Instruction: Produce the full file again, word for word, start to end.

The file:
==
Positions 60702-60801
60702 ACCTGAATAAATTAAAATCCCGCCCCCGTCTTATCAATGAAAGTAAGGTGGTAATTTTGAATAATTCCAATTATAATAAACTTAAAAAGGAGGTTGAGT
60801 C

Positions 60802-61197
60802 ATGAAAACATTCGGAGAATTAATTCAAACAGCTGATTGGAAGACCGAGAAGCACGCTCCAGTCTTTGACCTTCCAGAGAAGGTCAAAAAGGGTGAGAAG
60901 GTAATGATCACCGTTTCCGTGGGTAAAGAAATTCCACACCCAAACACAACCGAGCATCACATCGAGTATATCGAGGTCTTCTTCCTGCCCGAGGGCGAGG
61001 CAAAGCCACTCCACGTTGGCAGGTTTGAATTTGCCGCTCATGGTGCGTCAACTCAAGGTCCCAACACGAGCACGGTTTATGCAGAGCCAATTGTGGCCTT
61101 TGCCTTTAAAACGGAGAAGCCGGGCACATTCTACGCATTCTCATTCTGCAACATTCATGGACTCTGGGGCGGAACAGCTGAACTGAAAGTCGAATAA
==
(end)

Positions 60702-60801
60702 ACCTGAATAAATTAAAATCCCGCCCCCGTCTTATCAATGAAAGTAAGGTGGTAATTTTGAATAATTCCAATTATAATAAACTTAAAAAGGAGGTTGAGT
60801 C

Positions 60802-61197
60802 ATGAAAACATTCGGAGAATTAATTCAAACAGCTGATTGGAAGACCGAGAAGCACGCTCCAGTCTTTGACCTTCCAGAGAAGGTCAAAAAGGGTGAGAAG
60901 GTAATGATCACCGTTTCCGTGGGTAAAGAAATTCCACACCCAAACACAACCGAGCATCACATCGAGTATATCGAGGTCTTCTTCCTGCCCGAGGGCGAGG
61001 CAAAGCCACTCCACGTTGGCAGGTTTGAATTTGCCGCTCATGGTGCGTCAACTCAAGGTCCCAACACGAGCACGGTTTATGCAGAGCCAATTGTGGCCTT
61101 TGCCTTTAAAACGGAGAAGCCGGGCACATTCTACGCATTCTCATTCTGCAACATTCATGGACTCTGGGGCGGAACAGCTGAACTGAAAGTCGAATAA